When two people own a property together the property will be held, in terms of legal title, either as ‘joint tenants’ or as ‘tenants in common’. The primary difference is that when a property is owned as ‘tenants in common’ each party owns a distinct, identifiable share in the property. This may happen, for example, if one of the parties contributes a larger amount to the purchase of the property than the other, and as a result they agree that the party contributing the larger portion of the purchase price will own a larger share of the property. When one party passes away a property owned as ‘joint tenants’ will automatically pass to the other owner, but when the property is owned as ‘tenants in common’ the deceased person’s share can be passed to a third party by way of their will.
This can have a significant implication for the amount payable in Inheritance Tax. The generally accepted approach, as per HMRC’s Inheritance Tax Manual is to apply a discount to the value of the deceased person’s share of the property on account of the difficulty of selling a share of a jointly owned property. The discount can vary depending on what percentage of the property each party owns and is increased where the other owner has a right to carry on living in the property.
If the surviving joint tenant is in occupation of the property in question at the date of death and both parties own a 50% share, the standard approach is to reduce the value of the deceased share by 15%. So, 50% of a property with a value of £800,000 would be reduced from £400,000 by 15% to £340,000 for Inheritance Tax purposes.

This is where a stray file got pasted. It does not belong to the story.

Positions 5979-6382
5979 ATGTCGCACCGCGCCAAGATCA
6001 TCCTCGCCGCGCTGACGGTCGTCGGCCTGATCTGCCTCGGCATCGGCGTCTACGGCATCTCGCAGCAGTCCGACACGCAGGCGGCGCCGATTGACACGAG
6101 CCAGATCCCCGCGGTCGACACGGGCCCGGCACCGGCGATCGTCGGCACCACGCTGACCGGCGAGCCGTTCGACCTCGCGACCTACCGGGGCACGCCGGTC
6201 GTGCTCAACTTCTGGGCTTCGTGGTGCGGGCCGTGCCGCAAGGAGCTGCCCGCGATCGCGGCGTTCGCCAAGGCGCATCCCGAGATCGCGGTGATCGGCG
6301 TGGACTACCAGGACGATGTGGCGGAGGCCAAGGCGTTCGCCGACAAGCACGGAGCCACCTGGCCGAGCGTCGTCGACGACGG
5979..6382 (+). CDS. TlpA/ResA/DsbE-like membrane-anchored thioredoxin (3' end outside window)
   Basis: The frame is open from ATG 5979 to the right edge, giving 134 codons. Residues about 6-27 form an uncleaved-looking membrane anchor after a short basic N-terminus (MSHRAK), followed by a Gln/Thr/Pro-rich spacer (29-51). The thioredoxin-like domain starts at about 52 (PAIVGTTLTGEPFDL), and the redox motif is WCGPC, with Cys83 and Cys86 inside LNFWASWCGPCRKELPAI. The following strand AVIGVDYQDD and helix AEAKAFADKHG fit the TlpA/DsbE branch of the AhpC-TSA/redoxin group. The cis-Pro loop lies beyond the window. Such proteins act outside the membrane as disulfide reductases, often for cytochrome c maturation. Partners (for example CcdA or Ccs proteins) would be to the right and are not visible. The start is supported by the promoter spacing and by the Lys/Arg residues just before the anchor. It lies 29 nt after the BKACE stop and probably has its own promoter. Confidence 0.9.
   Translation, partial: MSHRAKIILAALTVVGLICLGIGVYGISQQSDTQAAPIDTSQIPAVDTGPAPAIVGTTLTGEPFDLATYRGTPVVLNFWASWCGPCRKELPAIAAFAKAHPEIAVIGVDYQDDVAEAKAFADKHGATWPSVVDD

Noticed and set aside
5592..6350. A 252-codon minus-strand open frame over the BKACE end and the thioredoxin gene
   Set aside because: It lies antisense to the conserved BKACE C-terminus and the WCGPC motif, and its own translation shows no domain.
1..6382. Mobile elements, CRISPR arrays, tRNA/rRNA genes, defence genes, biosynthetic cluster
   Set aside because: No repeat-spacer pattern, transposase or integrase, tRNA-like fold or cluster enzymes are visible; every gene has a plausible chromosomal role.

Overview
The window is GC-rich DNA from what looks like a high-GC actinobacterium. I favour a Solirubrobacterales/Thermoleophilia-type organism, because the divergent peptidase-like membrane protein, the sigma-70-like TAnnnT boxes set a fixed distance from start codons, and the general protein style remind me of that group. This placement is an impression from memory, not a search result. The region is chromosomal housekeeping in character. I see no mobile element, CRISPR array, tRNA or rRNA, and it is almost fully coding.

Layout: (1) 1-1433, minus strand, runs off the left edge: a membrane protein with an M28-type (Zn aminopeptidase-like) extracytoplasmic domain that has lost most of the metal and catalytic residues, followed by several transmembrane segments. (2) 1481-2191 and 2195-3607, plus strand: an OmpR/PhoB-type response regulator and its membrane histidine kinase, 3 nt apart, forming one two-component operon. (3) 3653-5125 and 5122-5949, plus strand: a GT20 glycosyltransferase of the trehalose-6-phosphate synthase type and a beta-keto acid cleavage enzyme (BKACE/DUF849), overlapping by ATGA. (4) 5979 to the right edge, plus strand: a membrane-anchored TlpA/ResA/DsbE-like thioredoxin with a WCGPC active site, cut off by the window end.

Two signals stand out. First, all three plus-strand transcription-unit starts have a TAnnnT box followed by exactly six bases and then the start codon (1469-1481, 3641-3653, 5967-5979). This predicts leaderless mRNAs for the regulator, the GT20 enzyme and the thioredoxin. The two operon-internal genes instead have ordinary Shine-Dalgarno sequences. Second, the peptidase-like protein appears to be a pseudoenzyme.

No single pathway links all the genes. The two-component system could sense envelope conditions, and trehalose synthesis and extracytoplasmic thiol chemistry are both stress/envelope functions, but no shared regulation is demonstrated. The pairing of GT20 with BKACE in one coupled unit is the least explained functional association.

If the surviving joint tenant is not in occupation of the property and both parties own a 50% share, the standard approach is to reduce the value of the deceased share by 10%. So, 50% of a property with a value of £800,000 would be reduced from £400,000 by 10% to £360,000 for Inheritance Tax purposes.
If the ownership split is not 50/50 the situation can become more complicated. Generally, if the deceased share is less than 50% the reduction in the value of the deceased share allowed by HMRC will be greater (although rarely in excess of 20%) to reflect the disadvantage and loss of decision making power associated with owning a minority share of a property. If the share is greater than 50% the value of the deceased share allowed by HMRC may be lower, reflecting the improved control afforded to the majority owner of a property.
Some special provisions apply for spouses and civil partners where the property in question is comprised of the estate of the spouse or civil pater, and in those circumstances no discount is applied.
Dealing with Inheritance Tax can be complicated and difficult, and in most cases it will be necessary to take specialist advice from a solicitor and / or a tax adviser. Where the value of the estate is over (or close to) the Inheritance Tax threshold a valuation of the property in question will typically be needed. Our surveyors regularly undertake valuations for Inheritance purpose. If you would like to arrange a valuation of your property you can contact the team by telephone on 020 7183 2578 or by email.